• Visibility and transparency for better workflow management: Visualization is a vital kanban practice, and the most recognizable feature of the method is the kanban board. Every project has a board of tasks to look at, and a series of procedural states that a task must pass through before it is delivered. Using the kanban board, everyone can instantly see how tasks are moving through the process. This visual presentation enables you to spot bottlenecks while they are forming easily.
  • Improve productivity and reduce costs: Kanban's focus on continuous improvement and agile responsiveness to issues often mean that projects seen through to completion have fewer errors and require less rework. It puts quality control back into the project management process, yielding more accurate outcomes.
  • Improve team members' ability to focus: As we have seen earlier, the kanban advises us to limit WIP. With WIP limits in place, no new tasks are allowed to be pulled into a process state before another task has been finished. Kanban benefits team members by focusing on a single task at a time rather than having their attention split between multiple work items.
  • Flexibility and responsiveness: Tasks can be changed at any given time. Even though frequently changing tasks is not a good practice, it comes in handy in critical situations. Product managers should try their best to limit the frequency of task changes.

Challenges of Implementing Incremental Kanban

  • Requires constant board monitoring: While many teams may consider this a benefit, it cannot be denied that a kanban board must be surveilled continuously to ensure that the cards do not become outdated.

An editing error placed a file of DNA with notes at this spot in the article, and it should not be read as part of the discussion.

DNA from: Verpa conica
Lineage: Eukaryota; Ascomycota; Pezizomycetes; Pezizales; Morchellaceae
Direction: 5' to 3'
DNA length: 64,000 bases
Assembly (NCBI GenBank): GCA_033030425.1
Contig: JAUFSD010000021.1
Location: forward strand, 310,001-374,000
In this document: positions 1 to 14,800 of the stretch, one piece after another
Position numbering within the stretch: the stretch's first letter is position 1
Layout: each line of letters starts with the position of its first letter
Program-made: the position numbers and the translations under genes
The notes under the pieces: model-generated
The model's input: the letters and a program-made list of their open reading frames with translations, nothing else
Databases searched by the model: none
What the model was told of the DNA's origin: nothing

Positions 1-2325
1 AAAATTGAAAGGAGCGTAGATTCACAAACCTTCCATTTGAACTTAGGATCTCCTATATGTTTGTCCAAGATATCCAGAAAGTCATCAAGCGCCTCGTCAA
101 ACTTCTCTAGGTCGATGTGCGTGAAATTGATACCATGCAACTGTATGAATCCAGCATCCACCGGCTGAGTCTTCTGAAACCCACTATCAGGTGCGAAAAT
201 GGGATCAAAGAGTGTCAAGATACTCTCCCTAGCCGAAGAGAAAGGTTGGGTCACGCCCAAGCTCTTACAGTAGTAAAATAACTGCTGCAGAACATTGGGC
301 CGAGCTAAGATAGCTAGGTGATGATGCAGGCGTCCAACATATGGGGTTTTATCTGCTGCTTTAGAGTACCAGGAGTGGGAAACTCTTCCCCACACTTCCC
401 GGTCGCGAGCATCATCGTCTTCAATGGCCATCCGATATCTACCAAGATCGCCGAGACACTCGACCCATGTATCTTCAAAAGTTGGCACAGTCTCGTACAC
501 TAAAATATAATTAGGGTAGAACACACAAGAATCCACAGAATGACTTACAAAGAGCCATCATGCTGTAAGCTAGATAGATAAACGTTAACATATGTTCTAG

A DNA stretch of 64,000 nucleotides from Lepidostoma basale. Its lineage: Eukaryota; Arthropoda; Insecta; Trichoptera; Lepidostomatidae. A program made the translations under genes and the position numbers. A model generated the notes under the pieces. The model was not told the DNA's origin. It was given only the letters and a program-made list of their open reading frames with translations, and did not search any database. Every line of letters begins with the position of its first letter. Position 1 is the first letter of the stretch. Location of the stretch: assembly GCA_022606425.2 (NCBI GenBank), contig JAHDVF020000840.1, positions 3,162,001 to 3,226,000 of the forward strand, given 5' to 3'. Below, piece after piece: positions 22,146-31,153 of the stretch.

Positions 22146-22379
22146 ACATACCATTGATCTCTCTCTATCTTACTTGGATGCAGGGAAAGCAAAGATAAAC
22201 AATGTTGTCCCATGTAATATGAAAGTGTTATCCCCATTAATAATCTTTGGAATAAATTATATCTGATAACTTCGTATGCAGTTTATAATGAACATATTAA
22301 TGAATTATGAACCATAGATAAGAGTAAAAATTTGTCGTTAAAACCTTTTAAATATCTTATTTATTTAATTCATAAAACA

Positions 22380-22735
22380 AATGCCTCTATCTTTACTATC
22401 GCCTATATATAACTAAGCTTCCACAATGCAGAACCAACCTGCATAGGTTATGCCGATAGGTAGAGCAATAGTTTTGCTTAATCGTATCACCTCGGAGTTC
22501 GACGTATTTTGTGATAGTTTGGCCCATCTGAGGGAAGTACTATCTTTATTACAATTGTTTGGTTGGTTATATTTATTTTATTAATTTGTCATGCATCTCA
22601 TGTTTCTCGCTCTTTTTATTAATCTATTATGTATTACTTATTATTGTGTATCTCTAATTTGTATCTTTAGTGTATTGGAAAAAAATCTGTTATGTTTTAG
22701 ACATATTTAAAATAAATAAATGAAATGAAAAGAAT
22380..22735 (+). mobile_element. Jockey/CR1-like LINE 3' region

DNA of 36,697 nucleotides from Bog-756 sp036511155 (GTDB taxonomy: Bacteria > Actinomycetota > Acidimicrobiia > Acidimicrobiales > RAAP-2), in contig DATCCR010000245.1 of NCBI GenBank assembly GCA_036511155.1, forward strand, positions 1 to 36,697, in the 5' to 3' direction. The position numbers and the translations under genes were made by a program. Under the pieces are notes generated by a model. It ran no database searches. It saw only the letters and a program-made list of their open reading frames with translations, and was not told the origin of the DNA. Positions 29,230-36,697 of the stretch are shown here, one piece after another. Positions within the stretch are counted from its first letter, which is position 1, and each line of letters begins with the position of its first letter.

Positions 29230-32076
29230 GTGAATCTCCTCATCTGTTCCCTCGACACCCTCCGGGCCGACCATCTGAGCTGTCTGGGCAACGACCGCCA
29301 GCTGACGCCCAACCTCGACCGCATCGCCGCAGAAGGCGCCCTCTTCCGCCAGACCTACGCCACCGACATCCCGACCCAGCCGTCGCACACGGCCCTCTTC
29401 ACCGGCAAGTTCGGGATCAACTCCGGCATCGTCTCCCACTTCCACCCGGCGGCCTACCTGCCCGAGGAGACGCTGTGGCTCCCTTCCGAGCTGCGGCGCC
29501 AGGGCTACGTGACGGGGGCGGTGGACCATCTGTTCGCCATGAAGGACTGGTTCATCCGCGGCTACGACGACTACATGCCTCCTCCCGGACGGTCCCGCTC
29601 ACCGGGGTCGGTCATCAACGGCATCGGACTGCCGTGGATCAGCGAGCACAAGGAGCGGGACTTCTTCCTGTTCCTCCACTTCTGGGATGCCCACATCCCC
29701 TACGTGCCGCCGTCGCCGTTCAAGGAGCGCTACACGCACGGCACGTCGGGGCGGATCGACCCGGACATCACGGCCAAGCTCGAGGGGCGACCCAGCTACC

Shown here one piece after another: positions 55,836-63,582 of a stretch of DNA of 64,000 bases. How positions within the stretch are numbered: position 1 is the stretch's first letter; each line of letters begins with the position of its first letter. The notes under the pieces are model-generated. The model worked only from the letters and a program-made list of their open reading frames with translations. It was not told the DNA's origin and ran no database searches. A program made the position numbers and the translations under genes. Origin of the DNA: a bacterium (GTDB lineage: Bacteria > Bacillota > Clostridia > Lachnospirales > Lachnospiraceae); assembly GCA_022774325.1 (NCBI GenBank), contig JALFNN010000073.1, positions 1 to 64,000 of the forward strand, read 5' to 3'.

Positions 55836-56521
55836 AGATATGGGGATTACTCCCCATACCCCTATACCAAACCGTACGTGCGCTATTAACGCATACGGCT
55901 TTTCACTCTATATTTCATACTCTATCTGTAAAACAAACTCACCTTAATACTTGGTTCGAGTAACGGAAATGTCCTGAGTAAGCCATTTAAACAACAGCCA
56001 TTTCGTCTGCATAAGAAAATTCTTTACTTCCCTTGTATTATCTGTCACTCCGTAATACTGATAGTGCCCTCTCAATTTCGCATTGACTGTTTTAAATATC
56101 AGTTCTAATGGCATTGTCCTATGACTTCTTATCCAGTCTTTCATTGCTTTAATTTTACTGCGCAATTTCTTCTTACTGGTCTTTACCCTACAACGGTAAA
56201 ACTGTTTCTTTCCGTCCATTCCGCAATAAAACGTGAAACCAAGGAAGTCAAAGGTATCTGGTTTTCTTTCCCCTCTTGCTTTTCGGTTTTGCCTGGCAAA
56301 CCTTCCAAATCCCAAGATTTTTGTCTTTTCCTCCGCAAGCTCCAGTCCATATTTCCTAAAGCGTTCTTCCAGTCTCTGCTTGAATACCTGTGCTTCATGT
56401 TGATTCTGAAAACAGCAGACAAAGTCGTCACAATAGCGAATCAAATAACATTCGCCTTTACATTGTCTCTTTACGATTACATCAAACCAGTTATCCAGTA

• Volatile demands or product changes may cause problems: The kanban system assumes stable, repetitive production plans. When it is fed with unexpected input, the results can also be unforeseen or unstable.
  • Not so useful if development resources are shared: The kanban system requires the development team to have dedicated resources for each task. Not doing so might mess up the entire setup.

Who Can Use Incremental Kanban?

We're talking about kanban in the software development field, but you should know that any organization can use kanban! Here's a rundown of who can use incremental kanban for software development:

  • Any organization that is looking for a robust and efficient PM methodology
  • Any size of organization, even individuals
  • Any phase of software development like development, testing, or designing

Crowdbotics Uses Incremental Kanban Methodology

Crowdbotics uses an incremental kanban PM methodology for the software development process. If you're looking to hire expert product management and software development fast, Crowdbotics offers managed app development services from vetted project managers. We can work as part of your team or build custom apps from scratch – whatever works for you.

Get in touch with us today for a detailed estimate and proposal.